As an Apostle, Elder David O. McKay laid the cornerstone of the Cardston Alberta Temple in 1915.

One of the temple’s striking features is a 33-foot-wide (10-m) sculpted panel on the east side. The sculpture depicts the Savior offering living water to the Samaritan woman at the well.

Left: photograph of Cardston Alberta Temple by Anita Satterfield; photograph of trowel by Jed Clark; photograph of President David O. McKay by Boyart Studio; photograph of temple panel by Eldon K. Linschoten

Great Lives Remembered

Nathan Eldon Tanner

Though he was born in Salt Lake City, Utah, N. Eldon Tanner grew up in Canada, where his parents, Nathan William and Sarah Edna Brown Tanner, had helped settle the small town of Aetna, near Cardston, Alberta. Their first home was a one-room dugout cut from a hillside and reinforced with timber. The hard farm life on the prairies of western Canada developed a strong work ethic and sense of responsibility in Nathan.

When he was young, the rest of his family fell ill with smallpox. The neighbors were afraid to come in because of the disease, so young Nathan spent two nights and three days without sleep as he cared for the sick.

Despite heavy responsibilities on the farm, Nathan completed his schooling and became principal of a three-room school, where he fell in love with one of the teachers, Sara Isabelle Merrill. They married and became the parents of five daughters.

N. Eldon Tanner’s reputation for hard work and integrity led to many leadership responsibilities in government and business. He was speaker of the house in the Alberta legislature, a minister in the provincial cabinet, president of a petroleum company, and head of the company that built the 2,000-mile (3,220-km) Trans-Canada Pipeline.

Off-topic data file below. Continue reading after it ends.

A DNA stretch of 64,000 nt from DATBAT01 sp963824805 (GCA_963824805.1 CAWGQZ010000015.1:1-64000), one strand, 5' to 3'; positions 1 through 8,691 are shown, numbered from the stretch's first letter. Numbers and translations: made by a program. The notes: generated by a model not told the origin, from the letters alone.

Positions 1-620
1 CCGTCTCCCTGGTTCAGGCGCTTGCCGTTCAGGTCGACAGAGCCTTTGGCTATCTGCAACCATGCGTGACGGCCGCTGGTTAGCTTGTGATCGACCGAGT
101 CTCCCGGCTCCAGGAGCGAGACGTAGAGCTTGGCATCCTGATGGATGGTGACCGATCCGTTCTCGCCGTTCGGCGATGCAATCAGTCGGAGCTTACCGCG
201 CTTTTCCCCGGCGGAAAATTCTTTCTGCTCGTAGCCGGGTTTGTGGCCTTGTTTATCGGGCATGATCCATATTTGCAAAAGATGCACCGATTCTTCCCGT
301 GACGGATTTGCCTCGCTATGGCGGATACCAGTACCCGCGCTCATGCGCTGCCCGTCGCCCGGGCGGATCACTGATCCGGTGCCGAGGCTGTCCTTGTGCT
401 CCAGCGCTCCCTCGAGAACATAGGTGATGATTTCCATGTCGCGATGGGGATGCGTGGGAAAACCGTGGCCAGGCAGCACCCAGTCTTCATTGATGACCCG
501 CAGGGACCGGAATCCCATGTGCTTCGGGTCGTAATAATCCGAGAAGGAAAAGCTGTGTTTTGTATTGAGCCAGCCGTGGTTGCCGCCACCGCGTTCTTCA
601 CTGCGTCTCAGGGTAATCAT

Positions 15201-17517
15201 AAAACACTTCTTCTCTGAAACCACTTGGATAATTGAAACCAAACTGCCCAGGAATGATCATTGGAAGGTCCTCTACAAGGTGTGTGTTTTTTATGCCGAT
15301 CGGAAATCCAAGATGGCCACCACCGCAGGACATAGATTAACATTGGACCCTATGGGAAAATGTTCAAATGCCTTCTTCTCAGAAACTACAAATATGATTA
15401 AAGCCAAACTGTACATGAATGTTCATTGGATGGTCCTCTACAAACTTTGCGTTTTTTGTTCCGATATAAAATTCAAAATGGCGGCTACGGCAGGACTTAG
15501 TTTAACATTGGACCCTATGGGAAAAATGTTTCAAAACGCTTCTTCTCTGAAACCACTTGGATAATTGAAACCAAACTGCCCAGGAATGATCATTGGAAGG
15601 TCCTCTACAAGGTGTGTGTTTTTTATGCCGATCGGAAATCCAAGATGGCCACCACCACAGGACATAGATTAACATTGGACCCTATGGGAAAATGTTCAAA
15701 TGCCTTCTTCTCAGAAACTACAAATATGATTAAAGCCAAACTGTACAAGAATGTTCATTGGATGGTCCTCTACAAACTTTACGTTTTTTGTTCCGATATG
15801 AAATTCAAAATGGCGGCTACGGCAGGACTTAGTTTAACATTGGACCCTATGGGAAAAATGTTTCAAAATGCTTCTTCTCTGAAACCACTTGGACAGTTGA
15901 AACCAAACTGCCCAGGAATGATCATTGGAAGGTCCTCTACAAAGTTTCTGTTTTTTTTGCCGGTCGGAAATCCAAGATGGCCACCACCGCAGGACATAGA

But his family and the Church always came first. He was a devoted father who played an active role in rearing and nurturing his daughters from the time they were infants. When he became counselor to a bishop in Cardston and adviser to the deacons quorum, Brother Tanner found that some of the boys were not attending because their families could not afford Sunday clothes, and the boys were embarrassed to wear their overalls. He made an agreement with the boys, and when they showed up at priesthood meeting the next Sunday wearing overalls, there was Brother Tanner, also wearing overalls. He won the hearts of those boys, and soon they were all active.

N. Eldon Tanner became bishop of the Cardston Ward, later served as a stake high councilor, and then became president of the newly formed Calgary Alberta Stake. It was while he was serving as stake president that the call came to serve as a General Authority and Assistant to the Quorum of the Twelve in October 1960.

When N. Eldon Tanner passed away, President Ezra Taft Benson (1899–1994) of the Quorum of the Twelve Apostles said of him: “Nathan Eldon Tanner was one of the great and noble men of our time. He was recognized as a giant among men. In the annals of Church history he will be remembered as one of the influential counselors in the First Presidency of the Church.” 1

Important Dates in the Life of President N. Eldon Tanner

  • Born on May 9, 1898, in Salt Lake City, Utah.

  • Sustained as Assistant to the Twelve on October 8, 1960.

  • Ordained an Apostle on October 11, 1962.

  • Sustained as Second Counselor to President David O. McKay on October 4, 1963. Served as Second Counselor to President Joseph Fielding Smith and as First Counselor to President Harold B. Lee and to President Spencer W. Kimball.

  • Died on November 27, 1982, in Salt Lake City, Utah.

Above: Elder N. Eldon Tanner. Below, left: Elder and Sister Tanner with their family. Below, right: Elder Tanner as a young man.

Right, top: photography Visual Resource Library; right, bottom: photographs courtesy George Homer Durham.

    Note

  1.   1.

    In “President N. Eldon Tanner Dies,” Ensign, Jan. 1983, 11.